I don’t think I’ve really said a whole lot about my fiction writing, but as a hobby, I enjoy writing fiction. I have mainly written short horror stories, but I’ve decided to try something different this time. I am going to try my hand at writing a short western. The story of course needs a good location to take place in which naturally has set me to researching various locations in the old west. After a bit of research, I’ve pretty much decided on the town of Elkton, Colorado.
Located in Cripple Creek, Colorado, Elkton came to life in the 1891 after a blacksmith from Colorado Springs named William Shemwell staked a claim in the Cripple Creek area. The town sprung up around the mine to support the miners and their families. By 1892, the mine still had not produced results and Shemwell decided to sell the claim to three brothers: George, Douglas and Sam Bernard.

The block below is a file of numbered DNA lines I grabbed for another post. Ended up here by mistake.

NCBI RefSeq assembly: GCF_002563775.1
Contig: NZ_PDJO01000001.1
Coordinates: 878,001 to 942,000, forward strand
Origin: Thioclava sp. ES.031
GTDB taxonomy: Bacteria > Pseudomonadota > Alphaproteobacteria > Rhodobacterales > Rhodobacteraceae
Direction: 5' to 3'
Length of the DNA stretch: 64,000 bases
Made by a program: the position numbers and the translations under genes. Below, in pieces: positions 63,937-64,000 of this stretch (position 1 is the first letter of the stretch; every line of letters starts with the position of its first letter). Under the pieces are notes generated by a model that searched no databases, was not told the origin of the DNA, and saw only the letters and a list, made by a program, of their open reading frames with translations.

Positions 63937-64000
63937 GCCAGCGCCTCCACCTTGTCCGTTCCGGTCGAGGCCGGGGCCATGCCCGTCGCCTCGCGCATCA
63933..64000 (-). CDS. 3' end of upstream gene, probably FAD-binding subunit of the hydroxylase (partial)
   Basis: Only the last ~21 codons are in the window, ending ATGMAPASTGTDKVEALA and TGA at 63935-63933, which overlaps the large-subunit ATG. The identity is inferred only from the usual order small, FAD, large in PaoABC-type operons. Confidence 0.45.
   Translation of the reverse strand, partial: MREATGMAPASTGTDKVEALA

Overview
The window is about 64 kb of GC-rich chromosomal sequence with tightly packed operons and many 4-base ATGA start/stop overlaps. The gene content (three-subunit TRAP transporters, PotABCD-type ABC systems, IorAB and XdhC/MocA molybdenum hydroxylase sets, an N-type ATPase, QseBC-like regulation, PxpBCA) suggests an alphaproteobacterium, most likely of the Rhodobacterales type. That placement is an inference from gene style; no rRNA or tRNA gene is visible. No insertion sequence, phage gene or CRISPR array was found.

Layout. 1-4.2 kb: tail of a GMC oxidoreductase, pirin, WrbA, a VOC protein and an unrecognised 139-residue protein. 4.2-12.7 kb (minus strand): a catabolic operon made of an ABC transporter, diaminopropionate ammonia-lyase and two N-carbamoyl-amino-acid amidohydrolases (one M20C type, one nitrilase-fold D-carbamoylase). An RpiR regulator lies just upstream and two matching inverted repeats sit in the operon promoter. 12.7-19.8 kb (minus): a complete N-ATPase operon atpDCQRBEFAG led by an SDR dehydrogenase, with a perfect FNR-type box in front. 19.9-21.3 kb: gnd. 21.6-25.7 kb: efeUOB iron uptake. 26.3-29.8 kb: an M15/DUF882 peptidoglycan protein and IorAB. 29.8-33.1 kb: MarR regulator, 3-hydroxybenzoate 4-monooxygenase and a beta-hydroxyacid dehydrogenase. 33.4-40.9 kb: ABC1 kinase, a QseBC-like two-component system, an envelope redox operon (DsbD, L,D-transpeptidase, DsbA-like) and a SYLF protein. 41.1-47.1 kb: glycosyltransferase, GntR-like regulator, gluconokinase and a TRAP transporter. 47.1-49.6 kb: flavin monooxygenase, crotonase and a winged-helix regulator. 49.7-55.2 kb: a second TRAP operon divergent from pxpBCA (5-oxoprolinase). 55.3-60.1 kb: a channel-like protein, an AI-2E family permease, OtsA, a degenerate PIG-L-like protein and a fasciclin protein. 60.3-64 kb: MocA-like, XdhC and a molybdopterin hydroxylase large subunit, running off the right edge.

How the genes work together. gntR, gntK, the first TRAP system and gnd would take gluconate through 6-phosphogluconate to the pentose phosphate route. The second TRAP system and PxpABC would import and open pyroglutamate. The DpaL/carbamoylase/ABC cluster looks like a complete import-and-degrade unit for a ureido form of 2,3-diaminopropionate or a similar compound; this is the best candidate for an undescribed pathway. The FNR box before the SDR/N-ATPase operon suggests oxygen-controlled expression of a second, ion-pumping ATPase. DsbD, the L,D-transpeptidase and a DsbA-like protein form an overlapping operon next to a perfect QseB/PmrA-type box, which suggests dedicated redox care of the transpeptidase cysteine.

By 1894, the Bernard brothers had also been unsuccessful and gave the mine only two weeks before they would consolidate their loses. Near the end of these two weeks, a vein of gold was discovered which produced $40,000 within a week. The mine had finally become a success.
In 1899, a man by the name of Ed De LaVergne proposed to merge his mine located directly next to the Elkton with the Elkton. With this move, the Elkton mine became one of the largest mines in the Cripple Creek area. Total, the mine would yield more than $16 million in gold and would be active until 1956.
Several of the men involved, including Ed De LaVergne and the Bernards, became millionaires, but most of them were dead broke again by the time of their deaths.
The town itself never actually was platted, but the area simply became known as Elkton, Colorado. It had its own post office for a while and grew to reach a population of 2900 people at its peak.
This is kind of a brief overview of the town and the mine. If you would like more information or to see more pictures, visit Mike Hurtt’s website History of Elkton Mine.
Hurtt, Mike. “History of the Elkton Mine.” The Cripple Creek History Site. http://www.cripplecreekhistory.com/elkton_history.htm (accessed July 18, 2009).